Own­ing a brew­ery – it’s a clas­sic Aussie dream. But even pro surfer Mick Fan­ning didn’t pre­dict that an idea be­tween mates would be­come a na­tional suc­cess story. ANOOSKA TUCKER-EVANS talks to the tal­ented brewer

The Sunday Telegraph (Sydney) - Stellar - - Contents -

Pro surfer Mick Fan­ning is mak­ing waves with his beer brand Bal­ter.

Mick Fan­ning is ar­guably Aus­tralia’s great­est male surfer, worth mil­lions in en­dorse­ments and prize money, and an Aussie leg­end with an Or­der of Aus­tralia to his name.

So how did a surfer who ad­mits he used to drink XXXX and Tooheys be­come the owner of one of the most re­spected Aus­tralian beer brands?

At the Gold Coast brew­ery, Bal­ter – which Fan­ning co-owns with fel­low pro surfers Bede Dur­bidge, Josh Kerr and Joel Parkin­son, as well as mar­ket­ing guru Stir­ling How­land, head brewer Scott Har­grave, and Ant Macdon­ald and Sean Ro­nan – you are most likely to find the 36-year-old with a broom in his hand.

“We walk into the brew­ery and the four of us [surfers] are prob­a­bly the low­est com­mon de­nom­i­na­tor there,” Fan­ning says mod­estly. “If we get told to clean some­thing or they need a hand with some­thing, we’re the first ones to put up our hands and help out.”

It’s this type of ego-free en­vi­ron­ment Fan­ning cred­its to the brand’s suc­cess.

Bal­ter Brew­ing Co is less than two years old and is al­ready avail­able at 700 venues and re­tail out­lets across Aus­tralia. The group has had to nearly dou­ble its brew­ing fa­cil­ity in Cur­rumbin on the Gold Coast just to meet de­mand for its range of four beers.

It’s suc­cess Fan­ning never pre­dicted when Dur­bidge ap­proached him with the idea be­fore a trip to Hawaii in 2015.

“We’re just as sur­prised as ev­ery­one else re­ally,” Fan­ning says. “I guess it comes down to Scotty, our brewer, who is just an in­cred­i­ble mas­ter of his art.”

Se­cur­ing ex-stone & Wood brewer “Scotty” Har­grave was a huge coup for the surf­ing quar­tet, but it wasn’t easy. “He was scep­ti­cal when we first started. He looked at us go­ing, ‘Oh God, here we go, they’re just a bunch of guys with some money try­ing to live the dream,’” Fan­ning says.

And al­most with good rea­son. “I was sort of at a point in my life where I felt I had ex­tra time to cre­ate some­thing like that. And I thought we buy enough beer off other peo­ple, why not make some our­selves,” he says with a laugh. But once the idea was so­lid­i­fied, Fan­ning in­sists he and the oth­ers were 100 per cent com­mit­ted.

“We were read­ing a lot, go­ing through all the num­bers, help­ing out with mar­ket­ing, try­ing to fig­ure out which peo­ple to em­ploy – we were re­ally hands-on,” he says. Nat­u­rally that has meant a lot of re­search for the pre­vi­ously un­ad­ven­tur­ous drinker.

“It wasn’t un­til I started think­ing about hav­ing a brew­ery that I thought maybe I’d try some­thing new,” he says. “I took my dad into the brew­ery and he was like, ‘I don’t re­ally like that beer [Bal­ter’s sig­na­ture XPA],’ and I was like, ‘Oh cool, no wor­ries, maybe try this one.’ And he ac­tu­ally re­ally likes the darker ales that we do. So we un­der­stand that peo­ple don’t like change, and we un­der­stand that peo­ple have dif­fer­ent palates and that’s fine. We’re just try­ing to put some­thing else out there in case you do want to try some­thing dif­fer­ent.”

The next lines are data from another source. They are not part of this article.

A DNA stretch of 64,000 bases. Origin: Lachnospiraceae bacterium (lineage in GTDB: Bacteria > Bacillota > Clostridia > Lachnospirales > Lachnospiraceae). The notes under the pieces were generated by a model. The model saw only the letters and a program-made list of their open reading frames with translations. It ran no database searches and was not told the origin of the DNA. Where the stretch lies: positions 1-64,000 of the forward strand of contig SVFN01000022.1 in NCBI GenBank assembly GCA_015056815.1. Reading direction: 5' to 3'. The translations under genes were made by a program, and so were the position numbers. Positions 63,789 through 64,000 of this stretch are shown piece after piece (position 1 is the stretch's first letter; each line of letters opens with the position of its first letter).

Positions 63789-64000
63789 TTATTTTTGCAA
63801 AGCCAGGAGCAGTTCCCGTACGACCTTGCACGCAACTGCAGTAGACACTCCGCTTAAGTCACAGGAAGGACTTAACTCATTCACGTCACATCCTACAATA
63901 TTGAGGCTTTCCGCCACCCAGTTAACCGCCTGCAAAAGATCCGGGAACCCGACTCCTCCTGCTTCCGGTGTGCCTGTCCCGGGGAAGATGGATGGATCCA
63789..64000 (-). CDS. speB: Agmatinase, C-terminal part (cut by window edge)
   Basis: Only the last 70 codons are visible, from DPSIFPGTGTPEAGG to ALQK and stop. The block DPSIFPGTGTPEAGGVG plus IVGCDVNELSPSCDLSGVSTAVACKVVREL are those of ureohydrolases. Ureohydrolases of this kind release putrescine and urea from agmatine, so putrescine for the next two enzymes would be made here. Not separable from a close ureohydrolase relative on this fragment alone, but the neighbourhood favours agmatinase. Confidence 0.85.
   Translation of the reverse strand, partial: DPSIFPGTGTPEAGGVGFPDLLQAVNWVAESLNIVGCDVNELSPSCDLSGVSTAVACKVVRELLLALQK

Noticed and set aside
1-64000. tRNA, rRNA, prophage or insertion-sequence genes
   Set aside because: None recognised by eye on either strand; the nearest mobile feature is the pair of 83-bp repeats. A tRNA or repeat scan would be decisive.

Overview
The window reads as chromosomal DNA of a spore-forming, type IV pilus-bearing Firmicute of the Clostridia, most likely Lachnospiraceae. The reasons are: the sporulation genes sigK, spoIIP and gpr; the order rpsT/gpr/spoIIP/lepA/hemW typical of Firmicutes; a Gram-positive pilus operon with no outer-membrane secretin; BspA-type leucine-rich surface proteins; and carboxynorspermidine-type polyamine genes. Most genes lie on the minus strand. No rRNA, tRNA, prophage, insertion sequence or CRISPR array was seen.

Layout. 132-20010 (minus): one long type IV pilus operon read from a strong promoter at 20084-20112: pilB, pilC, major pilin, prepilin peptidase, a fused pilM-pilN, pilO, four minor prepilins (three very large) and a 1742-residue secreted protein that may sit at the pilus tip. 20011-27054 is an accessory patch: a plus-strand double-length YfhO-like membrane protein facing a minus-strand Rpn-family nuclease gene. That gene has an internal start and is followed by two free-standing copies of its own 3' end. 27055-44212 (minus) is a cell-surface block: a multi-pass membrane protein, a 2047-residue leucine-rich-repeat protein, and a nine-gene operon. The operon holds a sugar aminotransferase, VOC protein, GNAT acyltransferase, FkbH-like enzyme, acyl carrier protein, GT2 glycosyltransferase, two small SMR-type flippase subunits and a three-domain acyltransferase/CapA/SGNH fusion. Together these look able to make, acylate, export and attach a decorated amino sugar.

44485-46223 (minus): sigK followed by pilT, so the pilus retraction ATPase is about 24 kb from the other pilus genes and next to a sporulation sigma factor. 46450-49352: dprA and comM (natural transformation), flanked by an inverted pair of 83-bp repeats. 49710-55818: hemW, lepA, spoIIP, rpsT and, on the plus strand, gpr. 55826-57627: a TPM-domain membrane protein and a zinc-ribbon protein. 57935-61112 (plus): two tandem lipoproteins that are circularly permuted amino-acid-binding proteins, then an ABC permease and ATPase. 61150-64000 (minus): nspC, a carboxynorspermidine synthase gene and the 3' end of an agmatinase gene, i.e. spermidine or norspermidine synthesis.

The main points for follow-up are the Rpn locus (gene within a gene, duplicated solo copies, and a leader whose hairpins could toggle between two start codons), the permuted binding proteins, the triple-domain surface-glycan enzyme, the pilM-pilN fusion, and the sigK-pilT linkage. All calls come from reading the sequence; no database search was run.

And there are plenty who are lin­ing up to try their some­thing dif­fer­ent.

Not only has the beer found fans with the gen­eral pub­lic, at the Aus­tralian In­ter­na­tional Beer Awards Bal­ter’s first brew, the XPA, took out the Best In­ter­na­tional Pale Ale gong, while the brew­ery claimed Cham­pion Medium Brew­ery and Best New­comer at the pres­ti­gious awards. Its other brews – the Alt Brown, IPA and Pil­sner – also went home with a slew of gold and silver medals tied to their tinnies.

Mike Ben­nie, de­li­cious. drinks writer, be­lieves Bal­ter of­fers that much-loved Aus­tralian qual­ity of ‘ses­sion­abil­ity’.

“They’ve done a very good job in cre­at­ing beers that each have dis­tinc­tive per­son­al­i­ties that ad­here to the style of beer that it says on the out­side of the can, but also a very high drink­a­bil­ity,” Ben­nie says.

How­ever, Fan­ning is keenly aware that the surfers’ fame has helped in get­ting the beer recog­nised so early on. “I guess to be re­ally hon­est, it was prob­a­bly eas­ier for us than oth­ers to get the name out there and the prod­uct out there just be­cause we do have pro­files within Aus­tralia,” he says.

“In say­ing that, our whole thing from day dot was that we can put our name to all these dif­fer­ent things, but if we’re not proud of them then peo­ple are go­ing to see through that.

“From day one our big­gest thing was to make sure we had a re­ally good beer so peo­ple ac­tu­ally came back for the beer and not for any­thing we did.”

And so far, that’s work­ing. So well, in fact, the group has al­ready had a num­ber of of­fers to take the brand in­ter­na­tional.

“We’ve def­i­nitely had in­ter­est from dif­fer­ent peo­ple over­seas but the lo­gis­tics are pretty hard,” Fan­ning says. “But first and fore­most we just want to get on top of things in Aus­tralia.”

And while all is go­ing well at Bal­ter, Fan­ning says the re­tire­ment nest egg still has quite a bit of grow­ing to do be­fore he’ll be hang­ing up the surf­board.

“We haven’t seen a cent out of Bal­ter yet – we just keep putting it back into the com­pany and mak­ing sure that it’s all grow­ing,” he says.

He won’t be tak­ing to the taps as a bar­tender at the brew­ery to sup­ple­ment his in­come any time soon, ei­ther. “It is fun, but when you’re such a novice like me it gets a lit­tle stress­ful,” he ad­mits.

WAVE OF SUC­CESS Pro surfer Mick Fan­ning leads a dou­ble life as a beer brewer.

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